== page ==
A report issued by the United States Department of the Treasury on March 31, 2008, which outlines supposed improvements and reforms to several sectors of the financial services industry, singles out the electronic payments industry as one sector where federal oversight is necessary.
As well as calling to consolidate and modernize the regulation of the banking sector, the Treasury Department recommends the Federal Reserve System be given regulatory authority in the form of a federal charter over the industry's primary payment and settlement systems.
In the report, entitled The Department of Treasury Blueprint for a Modernized Financial Regulatory Structure, breaks recommendations concerning payments into 10 categories:
In the document, the Treasury Department states that these 10 measures should be implemented to "reduce risks, improve efficiency and ultimately improve the well-being of the American public through more robust stability of the financial system."
But Theodore F. Monroe, a payments industry Attorney based in Los Angeles, does not see the proposed regulations as benefiting the industry.
"The federal charter process would be a major negative development for this industry - expensive and stifling to the entrepreneurial spirit of the industry."
The federal government has made pronouncements in the past about increased regulation of payments. In 1998, for instance, the Fed, under then Chairman Alan Greenspan, issued a report that recommended the Fed get more actively involved in aspects of the payments industry.
The Fed plays a significant regulatory role in payments today, such as in interbank check collection and in the area of consumer liability for fraudulent electronic funds transfer activities, but it does not have the sweeping powers proposed in the current report.
And Monroe admits that "at present our industry is surprisingly devoid of [government] regulation."
But the then Federal Reserve Governor Mark W. Olson cautioned in remarks at the 2005 Payments Conference held in Chicago that "however well intended, efforts to alter current laws and regulations may assume that today's technological state of the art will also be tomorrow's and, second, that any changes based on that assumption could have the unintended consequence of stifling innovation."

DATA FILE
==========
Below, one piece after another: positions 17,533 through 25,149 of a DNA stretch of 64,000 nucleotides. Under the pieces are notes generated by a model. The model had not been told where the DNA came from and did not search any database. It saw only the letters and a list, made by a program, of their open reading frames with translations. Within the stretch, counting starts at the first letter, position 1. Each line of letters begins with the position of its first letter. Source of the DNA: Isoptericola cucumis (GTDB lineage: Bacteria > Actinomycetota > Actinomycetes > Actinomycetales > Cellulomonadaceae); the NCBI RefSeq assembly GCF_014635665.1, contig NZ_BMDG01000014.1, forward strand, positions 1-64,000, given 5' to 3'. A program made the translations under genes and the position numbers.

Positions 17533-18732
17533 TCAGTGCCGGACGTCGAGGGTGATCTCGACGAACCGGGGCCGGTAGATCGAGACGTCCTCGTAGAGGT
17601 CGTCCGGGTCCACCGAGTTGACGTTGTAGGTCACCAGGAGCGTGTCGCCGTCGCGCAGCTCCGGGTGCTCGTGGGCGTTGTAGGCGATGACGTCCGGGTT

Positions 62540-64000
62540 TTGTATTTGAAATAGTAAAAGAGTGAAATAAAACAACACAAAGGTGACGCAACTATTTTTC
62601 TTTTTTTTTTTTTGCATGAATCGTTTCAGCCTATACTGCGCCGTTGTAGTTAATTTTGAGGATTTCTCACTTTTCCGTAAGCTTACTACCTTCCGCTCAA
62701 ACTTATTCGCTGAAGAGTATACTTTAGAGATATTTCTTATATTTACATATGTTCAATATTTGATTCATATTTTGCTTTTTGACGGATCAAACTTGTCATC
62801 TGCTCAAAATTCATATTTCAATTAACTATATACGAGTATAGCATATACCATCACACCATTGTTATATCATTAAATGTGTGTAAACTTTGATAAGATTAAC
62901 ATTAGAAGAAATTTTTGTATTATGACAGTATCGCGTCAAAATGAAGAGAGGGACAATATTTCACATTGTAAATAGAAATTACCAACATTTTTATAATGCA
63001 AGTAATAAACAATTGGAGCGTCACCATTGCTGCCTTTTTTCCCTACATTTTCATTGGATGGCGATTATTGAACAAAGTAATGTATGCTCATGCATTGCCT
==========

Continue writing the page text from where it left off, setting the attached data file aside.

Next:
Olson went on to say that he "would be wary of making fundamental changes to the existing regulatory regimes without substantial study and careful consideration of the potential implications."
Monroe is concerned about the government's proposal this time around, coming in the wake of the subprime mortgage debacle and the credit crunch that has caused havoc with homeowners and destabilized the entire financial services industry.
"We've seen real stress on investment banks and FDIC- [Federal Deposit Insurance Corp.] insured banks," Monroe said. "What I fear is the payments industry tends to touch the banking industry - that we're going to get swept up in any regulation in those industries."
Regulation of the payments industry is just one part of the government's comprehensive plan to reorganize the nation's entire financial system and dramatically increase the Fed's regulatory and supervisory powers over it.
Among the plan's other goals is to merge the Securities and Exchange Commission with the Commodity Futures Trading Commission and to implement direct federal supervision of the state-chartered banking system.
Although the plan began to be formulated in March 2007, before the subprime mortgage meltdown hit the economy in August 2007, that crisis may give added momentum to the government's proposal.
"Any legs that this [plan] has," Monroe said, "is due to the crisis."
He added, "What I hope is that the Electronic Transactions Association will aggressively deal with this issue to make sure any proposed legislation protects the interests of the industry and protects the interests of various stakeholders."
The ETA, headquartered in Washington, D.C., is an international trade association that represents the global electronic payments industry.
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